While I will never be a lesbian, for instance, I know what it feels like to fear the loss of an intimate relationship. I have an idea of the slights suffered by a Depression-era Jew, despite his accomplishments, because they look very similar to the racism I've witnessed and experienced in my own life. I don't know what it feels like to be a murderer, but I'm right there with him, leaping across rooftops, running down the street trying to escape the police. I've seen enough of life by now to recognize the posturing of a newly rich bestselling author trying to live down his working-class origins. I'm not a communist or a doctor, but I understand the isolation of the idealist and the loneliness of those exiled by education.
Greene lets us see the view from each character's train-seat window. We see the snowy landscape they look at. We're privy to their thoughts about the past, their present predicament, their dreams and schemes for the future. When we get to the end of the story, we know all about the deals, compromises, rationalizations, treachery and dashed hopes that have landed them there.
This is the main difference between novels that are plot-driven from those that are driven primarily by character. In a successful plot, we just want to know who did it, and we keep turning pages to find out. In a character-driven book, we keep reading because we discover something of ourselves in it. The secret parts hidden beneath the Instagram and Tinder photos. The truth behind the public lie. In Orient Express, Greene manages to do both.
While some will argue that this is not really a spy thriller since there are no actual spies, it is certainly thrilling enough beyond a certain point. It's a page-turner that kept me reading far into the night. Who can resist a death-defying high-speed car chase alongside a stalled train in the snow? Especially when the destination is love. Or something like it.
But if you're looking for a Nora Ephron ending, you won't find it here. There is no When Harry Met Sally moment here. No New Year's Eve kiss. No chance meeting at the top of the Empire State Building. This is a story about whether to reach for those things or not. What you get when you don't. And what you take with you when you do.
Reason Number Three
These Four Quotes
As writer Matthew Thompson noted recently in Murder & Mayhem magazine, "Graham Greene excelled at capturing the moral disquiet of the human heart, and stands today as one of the twentieth century’s most perceptive writers."
Even his so-called "entertainments," the term he used to distinguish his serious literary work from his spy novels and thrillers are peppered with insights that rumble through the soul. Here are a few that jumped out for me as I turned the pages of Orient Express.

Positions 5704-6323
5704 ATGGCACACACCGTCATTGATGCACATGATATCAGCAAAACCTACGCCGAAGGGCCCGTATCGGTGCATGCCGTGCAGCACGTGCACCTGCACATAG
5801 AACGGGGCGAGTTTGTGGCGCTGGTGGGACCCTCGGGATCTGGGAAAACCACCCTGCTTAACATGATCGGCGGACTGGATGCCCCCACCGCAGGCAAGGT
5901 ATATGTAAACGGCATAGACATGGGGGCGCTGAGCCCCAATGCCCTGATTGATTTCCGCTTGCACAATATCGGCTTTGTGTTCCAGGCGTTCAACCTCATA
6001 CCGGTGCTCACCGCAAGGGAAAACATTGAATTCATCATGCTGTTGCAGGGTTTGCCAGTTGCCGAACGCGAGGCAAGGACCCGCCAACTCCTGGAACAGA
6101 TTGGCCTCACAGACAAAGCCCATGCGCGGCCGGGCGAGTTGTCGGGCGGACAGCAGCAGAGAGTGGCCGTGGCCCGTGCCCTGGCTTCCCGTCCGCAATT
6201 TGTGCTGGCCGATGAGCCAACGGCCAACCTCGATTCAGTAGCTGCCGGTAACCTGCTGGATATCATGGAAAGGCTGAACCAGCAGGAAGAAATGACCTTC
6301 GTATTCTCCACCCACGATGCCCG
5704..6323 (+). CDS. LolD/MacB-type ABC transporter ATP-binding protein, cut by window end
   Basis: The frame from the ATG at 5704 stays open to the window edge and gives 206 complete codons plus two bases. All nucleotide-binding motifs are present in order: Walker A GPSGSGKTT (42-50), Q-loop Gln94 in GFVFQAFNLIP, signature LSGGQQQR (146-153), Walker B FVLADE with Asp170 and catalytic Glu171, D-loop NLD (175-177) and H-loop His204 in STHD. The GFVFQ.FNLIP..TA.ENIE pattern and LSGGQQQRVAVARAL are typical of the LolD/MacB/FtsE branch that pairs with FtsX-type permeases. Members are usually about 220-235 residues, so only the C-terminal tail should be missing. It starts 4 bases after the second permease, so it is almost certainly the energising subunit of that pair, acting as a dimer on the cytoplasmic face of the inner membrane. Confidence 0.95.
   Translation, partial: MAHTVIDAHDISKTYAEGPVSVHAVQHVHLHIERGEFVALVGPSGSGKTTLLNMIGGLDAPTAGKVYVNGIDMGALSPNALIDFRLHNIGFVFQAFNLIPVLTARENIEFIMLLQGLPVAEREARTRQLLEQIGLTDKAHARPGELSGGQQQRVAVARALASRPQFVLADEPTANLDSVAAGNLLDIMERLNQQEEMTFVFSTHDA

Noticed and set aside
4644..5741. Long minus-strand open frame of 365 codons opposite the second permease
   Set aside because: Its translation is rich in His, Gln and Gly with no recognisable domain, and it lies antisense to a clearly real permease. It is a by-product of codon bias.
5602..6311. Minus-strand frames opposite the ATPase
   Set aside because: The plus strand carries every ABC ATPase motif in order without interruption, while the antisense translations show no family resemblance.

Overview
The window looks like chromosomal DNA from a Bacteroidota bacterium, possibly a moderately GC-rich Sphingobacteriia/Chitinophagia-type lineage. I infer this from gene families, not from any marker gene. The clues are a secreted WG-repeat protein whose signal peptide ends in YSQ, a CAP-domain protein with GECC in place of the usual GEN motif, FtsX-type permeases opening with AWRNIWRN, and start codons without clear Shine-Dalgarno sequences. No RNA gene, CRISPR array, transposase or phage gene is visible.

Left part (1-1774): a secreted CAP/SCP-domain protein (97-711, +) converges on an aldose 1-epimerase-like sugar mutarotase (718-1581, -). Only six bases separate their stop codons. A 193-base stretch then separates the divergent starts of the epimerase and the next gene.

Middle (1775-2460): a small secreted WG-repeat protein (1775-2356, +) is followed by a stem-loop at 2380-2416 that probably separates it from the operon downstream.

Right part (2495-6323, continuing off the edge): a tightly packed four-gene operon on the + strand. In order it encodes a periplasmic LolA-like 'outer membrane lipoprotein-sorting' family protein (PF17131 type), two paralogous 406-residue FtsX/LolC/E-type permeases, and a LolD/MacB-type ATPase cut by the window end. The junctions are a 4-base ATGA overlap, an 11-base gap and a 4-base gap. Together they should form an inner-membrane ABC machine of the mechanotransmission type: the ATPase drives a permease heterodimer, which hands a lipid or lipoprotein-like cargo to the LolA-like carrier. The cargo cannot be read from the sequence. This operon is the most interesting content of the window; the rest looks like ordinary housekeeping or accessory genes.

1. “The world was divided into those who thought and those who felt...those who thought forgot; but those who felt remembered....I am one of those, thought Miss Warren, her eyes filling with tears...I am one of those who love and remember always, who keep faith with the past in black dresses...I don’t forget.” (When I added this quote to Twitter, it was viewed 37 thousand times. Apparently, I'm not the only one for whom it resonated.)
2. “You put the small thief in prison, but the big thief lives in a palace.”
3. "There is a similarity in the relationship between the confessor and the penitent and that between the psychoanalyst and the patient. There is, of course, this difference that one claims to forgive the sins. But the difference is not after all very great. In the one case, the sins are said to be forgiven and the penitent leaves the confessional with a clear mind and the intention of making a fresh start; in the other the mere expression of the patient's vices and the bringing to light of his unconscious motives in practicing them are said to remove the force of the desire. The patient leaves the psychoanalyst with the power, as well as the intention, of making a fresh start. From that point of view, confession to the psychoanalyst seems to be more efficacious than confession to the priest."
4. “Intimacy with one person could do this—empty the world of friendships, give a distaste for women's kisses and their bright chatter, make the ordinary world a little unreal and very uninteresting.”
As you can see if you've stayed with me this far, Graham Greene's novel, whether you call it Orient Express or Stamboul Train, has made little or no impression on me. That's why I refuse to return it to my bookshelf.
After I find a copy of the movie version to see for myself just how "bad" it is, I plan to read this novel again. Soon. No doubt it will be a little bit like love. Even better the second time around.
I like big books, and I cannot lie. My background includes talk radio, newspapers and TV news. I've hosted a morning-drive classical music program on the California coast and published nationally in Reader's Digest, the Christian Science Monitor, and Playboy. I've won awards for my journalism and my fiction. One of my essays even made it into an anthology for college English courses. For real? Yes, for real.